Written by PAUL TULLIS, BLOOMBERG
Dan Peate, a venture capitalist in California, was thinking of buying a Tesla Model X a few years ago—until he called his insurance company and found out how much his premiums would rise.
“They quoted me $10,000 a year,” Peate recalled.
For all the concern over accidents involving driverless cars, including Tesla’s troubles with its limited self-driving “Autopilot” mode, it’s easy to forget one of the supposed virtues of autonomous vehicles: they will make the roads safer.
A sophisticated array of lidar, radar and cameras is expected to be more adept at detecting trouble than our mortal eyes and ears. And computers never get drunk, check Tinder or fall asleep at the wheel.
Peate, 40, wanted to launch a new firm specializing in insurance for vehicles with automated-driving modes (and eventually fully-autonomous cars), and on January 30 announced the creation of Avinew, with US$5 million in seed funding led by Los Angeles’ Crosscut Ventures.
Its insurance product will monitor drivers’ use of autonomous features on cars made by companies including Tesla, Nissan, Ford and Cadillac, determining discounts based on how often the feature is used.
Avinew has agreements with most manufacturers, and is working to tie up the rest, Peate said, allowing it to access driving data once a customer gives it permission. It said it expects to be writing policies later this year in select states.
The transition points to a larger, existential crisis for the multi-billion dollar car insurance industry. If nobody’s driving, why do we need auto insurance?
Premiums—and company revenues—are based on a driver’s likelihood of being in an accident and actual crash rates. With more than 90 percent of accidents caused by human error, taking the driver out of the equation is going to mean big changes for insurers.
“When you think of all these sensors and calibration, a little fender-bender could be a much more costly proposition,” said David Ross Keith, an assistant professor of system dynamics at the Massachusetts Institute of Technology.
As automation reaches Levels 4 and 5—fully autonomous capability with the option for a human driver to take over, and fully autonomous with no human involvement, respectively—insurance is going to change dramatically.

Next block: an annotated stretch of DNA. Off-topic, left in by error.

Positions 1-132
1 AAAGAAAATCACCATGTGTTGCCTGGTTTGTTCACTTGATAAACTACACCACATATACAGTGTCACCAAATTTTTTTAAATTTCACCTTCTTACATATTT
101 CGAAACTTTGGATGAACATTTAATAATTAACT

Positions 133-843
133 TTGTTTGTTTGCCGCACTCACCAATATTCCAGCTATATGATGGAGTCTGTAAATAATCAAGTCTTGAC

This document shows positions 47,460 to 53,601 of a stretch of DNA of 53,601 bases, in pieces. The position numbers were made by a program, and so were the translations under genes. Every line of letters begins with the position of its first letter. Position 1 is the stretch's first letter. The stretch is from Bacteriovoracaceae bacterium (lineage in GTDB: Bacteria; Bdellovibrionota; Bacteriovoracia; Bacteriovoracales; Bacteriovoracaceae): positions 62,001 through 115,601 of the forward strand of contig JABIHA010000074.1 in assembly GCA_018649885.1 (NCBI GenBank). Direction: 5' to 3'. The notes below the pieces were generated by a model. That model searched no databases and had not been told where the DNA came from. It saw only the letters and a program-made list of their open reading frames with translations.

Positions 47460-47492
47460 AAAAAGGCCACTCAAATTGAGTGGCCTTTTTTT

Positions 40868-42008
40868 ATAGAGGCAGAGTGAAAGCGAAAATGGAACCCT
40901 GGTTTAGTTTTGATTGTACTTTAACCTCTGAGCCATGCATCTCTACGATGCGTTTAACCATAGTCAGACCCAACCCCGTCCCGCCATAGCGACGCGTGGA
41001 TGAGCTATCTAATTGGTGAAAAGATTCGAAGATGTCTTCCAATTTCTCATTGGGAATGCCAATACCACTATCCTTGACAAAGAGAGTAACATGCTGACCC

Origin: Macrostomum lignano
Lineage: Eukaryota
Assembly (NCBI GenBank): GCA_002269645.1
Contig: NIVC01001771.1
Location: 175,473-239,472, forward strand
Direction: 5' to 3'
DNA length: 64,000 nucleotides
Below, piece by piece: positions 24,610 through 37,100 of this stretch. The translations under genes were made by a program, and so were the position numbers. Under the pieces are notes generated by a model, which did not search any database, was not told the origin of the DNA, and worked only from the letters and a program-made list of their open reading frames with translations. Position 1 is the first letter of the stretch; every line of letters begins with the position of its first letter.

“It’s foreseeable that insurance is a much less consumer-facing industry in the future,” Keith said.
That’s because the driver won’t be the risky part. “Liability is likely to migrate from the individual to the manufacturer and the licensers of the software that drives the AV,” said Rodney Parker, an associate professor of operations management at Indiana University.
That means insurers will be selling more policies to companies and fewer to drivers: carmakers and suppliers of communications systems, software, and sensors are going to be on the hook for the failure of their products, rather than drivers paying for not checking their blind spot.
Nationwide is one insurance company that’s started thinking about this problem. Drivers today are rated based on factors including sex, age and driving history. “If we’re getting data from the vehicle, that rating changes dramatically and gets very complex,” said Teresa Scharn, associate vice-president of product development.
Determining who’s at fault when something goes wrong could get thorny in this new world. If the lidar goes on the blink, is that the carmaker’s fault or the supplier of the lidar? What if the driver failed to get the latest firmware update—so now it’s his fault? If a Cadillac with Super Cruise loses its internet connection, is that on GM or Verizon?
“As a society we’ll have to figure out who’s liable for these different things and that will determine who’s required to insure against what risks,” MIT’s Keith said.
Nationwide thinks the smoothest road ahead will be one on which insurers and automakers each have a hand on the wheel. “We’re working to build deeper relationships with car manufacturers,” Scharn said.
And if that sounds like it hints at mergers on the horizon between insurers and automakers, you’re not off the mark. Other analysts confirm “those conversations are going on as we speak.”